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Key messages

  • Thrombosis in neonates is underdiagnosed.
  • Management of each baby with thrombosis needs to be individualised.
  • Always include a consultation with a paediatric haematologist.
  • Decisions to ‘treat’ or ‘not to treat’ thrombosis are both active decisions.
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    In June 2023, we commenced a project to review and update the Maternity and Neonatal eHandbook guidelines with a view to completion in 2024. Please be aware that pending this review, some of the current guidelines may be out of date. In the meantime, we recommend that you also refer to more contemporaneous evidence.

    Thrombosis in newborns is often underdiagnosed. Newborns comprise the largest group of children developing thromboembolic events, although the frequency is significantly less than for adults.

    The incidence reported in a commonly cited paper states approximately 2.4 per 1,000 admissions to NICU experience a symptomatic thromboembolic event. Another study reported 0.51 per 10,000 births. Approximately half are venous and half are arterial.

    These numbers are expected to rise due to increasing use of CVC, UVC and UAC.

    Venous thrombosis

    Central venous line (CVL) related thrombosis

    More than 80 per cent of venous thromboembolism (VTE) in newborns is secondary to CVLs. Endothelial damage, disrupted blood flow, thrombogenic catheter material and infusion of drugs and TPN are the possible mechanisms to thrombus formation.

    Acute effects

    Acute effects of CVL related thrombosis include:

    • loss of CVL patency
    • swelling and discolouration of affected limb
    • associated atrial thrombus, which may give rise to cardiac failure and appearance of a murmur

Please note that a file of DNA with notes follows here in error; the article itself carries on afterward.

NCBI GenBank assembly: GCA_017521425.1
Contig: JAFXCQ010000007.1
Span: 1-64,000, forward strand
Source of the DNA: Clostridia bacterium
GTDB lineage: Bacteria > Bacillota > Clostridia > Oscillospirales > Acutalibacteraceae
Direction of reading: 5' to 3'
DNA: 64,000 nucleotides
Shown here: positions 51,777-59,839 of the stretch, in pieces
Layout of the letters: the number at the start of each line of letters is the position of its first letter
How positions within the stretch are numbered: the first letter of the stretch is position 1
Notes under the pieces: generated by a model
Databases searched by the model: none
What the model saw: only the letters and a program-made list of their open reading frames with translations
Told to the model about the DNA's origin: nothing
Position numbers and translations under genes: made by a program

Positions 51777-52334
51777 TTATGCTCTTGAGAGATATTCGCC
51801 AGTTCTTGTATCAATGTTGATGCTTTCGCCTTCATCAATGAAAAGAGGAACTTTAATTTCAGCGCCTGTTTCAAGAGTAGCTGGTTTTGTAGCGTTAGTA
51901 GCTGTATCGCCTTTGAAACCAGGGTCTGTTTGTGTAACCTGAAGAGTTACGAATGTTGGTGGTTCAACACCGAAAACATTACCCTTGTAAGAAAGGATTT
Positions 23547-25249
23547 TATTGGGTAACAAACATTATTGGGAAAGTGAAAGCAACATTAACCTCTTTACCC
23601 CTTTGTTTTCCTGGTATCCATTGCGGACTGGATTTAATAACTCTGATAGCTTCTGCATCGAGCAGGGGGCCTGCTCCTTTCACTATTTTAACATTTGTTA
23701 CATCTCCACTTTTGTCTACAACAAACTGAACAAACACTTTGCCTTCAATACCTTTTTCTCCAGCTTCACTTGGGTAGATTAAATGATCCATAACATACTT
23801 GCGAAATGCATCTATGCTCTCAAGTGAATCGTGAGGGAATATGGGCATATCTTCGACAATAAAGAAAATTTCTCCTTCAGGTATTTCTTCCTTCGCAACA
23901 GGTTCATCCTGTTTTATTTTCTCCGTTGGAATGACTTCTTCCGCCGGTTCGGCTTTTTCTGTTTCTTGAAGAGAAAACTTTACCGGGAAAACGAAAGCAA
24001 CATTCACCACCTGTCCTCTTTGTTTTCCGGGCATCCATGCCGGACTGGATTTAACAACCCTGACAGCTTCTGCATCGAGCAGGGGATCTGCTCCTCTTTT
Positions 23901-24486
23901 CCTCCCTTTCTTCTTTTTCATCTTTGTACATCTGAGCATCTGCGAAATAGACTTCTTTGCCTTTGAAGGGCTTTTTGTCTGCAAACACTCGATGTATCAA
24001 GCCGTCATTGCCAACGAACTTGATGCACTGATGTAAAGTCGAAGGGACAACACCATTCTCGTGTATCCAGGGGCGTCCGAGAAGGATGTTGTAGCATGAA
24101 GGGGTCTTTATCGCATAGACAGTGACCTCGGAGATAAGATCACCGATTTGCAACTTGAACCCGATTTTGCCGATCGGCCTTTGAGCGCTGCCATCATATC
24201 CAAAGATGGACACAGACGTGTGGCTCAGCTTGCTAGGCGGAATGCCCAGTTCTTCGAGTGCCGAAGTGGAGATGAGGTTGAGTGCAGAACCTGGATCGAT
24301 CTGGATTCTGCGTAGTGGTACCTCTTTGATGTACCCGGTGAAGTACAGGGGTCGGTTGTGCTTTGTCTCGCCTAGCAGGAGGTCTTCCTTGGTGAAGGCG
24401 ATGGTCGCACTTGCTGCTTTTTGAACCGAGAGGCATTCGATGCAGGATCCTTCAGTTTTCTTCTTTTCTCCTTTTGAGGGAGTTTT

• associated pulmonary embolus, which may give rise to respiratory insufficiency
    • catheter removal, which can precipitate embolic complications.

    Always consider the possibility of paradoxical emboli in neonates with PFO.

    Long-term effects

    Long-term effects of CVL related thrombosis include:

    • prominent collateral vessels
    • repeated loss of CVL patency requiring repeated replacement
    • post-thrombotic syndrome
    • portal hypertension and its sequelae are the specific long-term complications of UVC related thrombus.

    Diagnosis of VTE

    The accuracy of non-invasive methods for the diagnosis of VTEs in newborns is unknown.

    Ultrasound is the most commonly used method, its sensitivity is variable depending on the area studied. Sensitivity is high for neck vessels and very low for veins of the abdomen, pelvis and chest.

    Renal vein thrombosis (RVT)

    RVT is the second most common VTE in newborns and comprises 10 per cent of all VTEs. Issues to note:

    • Most RVT presents in the first week of life.
    • 25 per cent are bilateral.
    • Associated conditions include:
    • Presentation is with a palpable flank mass, haematuria, thrombocytopenia, proteinuria with or without renal impairment.

    Diagnosis of RVT

    Ultrasound is the most commonly used diagnostic test as it is non-invasive and has high sensitivity for an enlarged kidney, which is an important finding initially in RVT.

    Sinovenous thrombosis (SVT)

    SVT is underdiagnosed in newborns as the presentation can mimic many other non thrombotic conditions. Issues to note:

    • Commonly seen symptoms of SVT are seizures and lethargy.
    • Neurological deficit may be seen, although infrequently.
    • Extensive SVT can present with tense anterior fontanelle, dilated scalp veins and separation of sutures.
    • Perinatal asphyxia is commonly seen in association with SVT and risk is increased with sepsis and dehydration.

    Diagnosis of SVT

    MRI with venography (MRV) is the most sensitive and specific test for diagnosing SVT.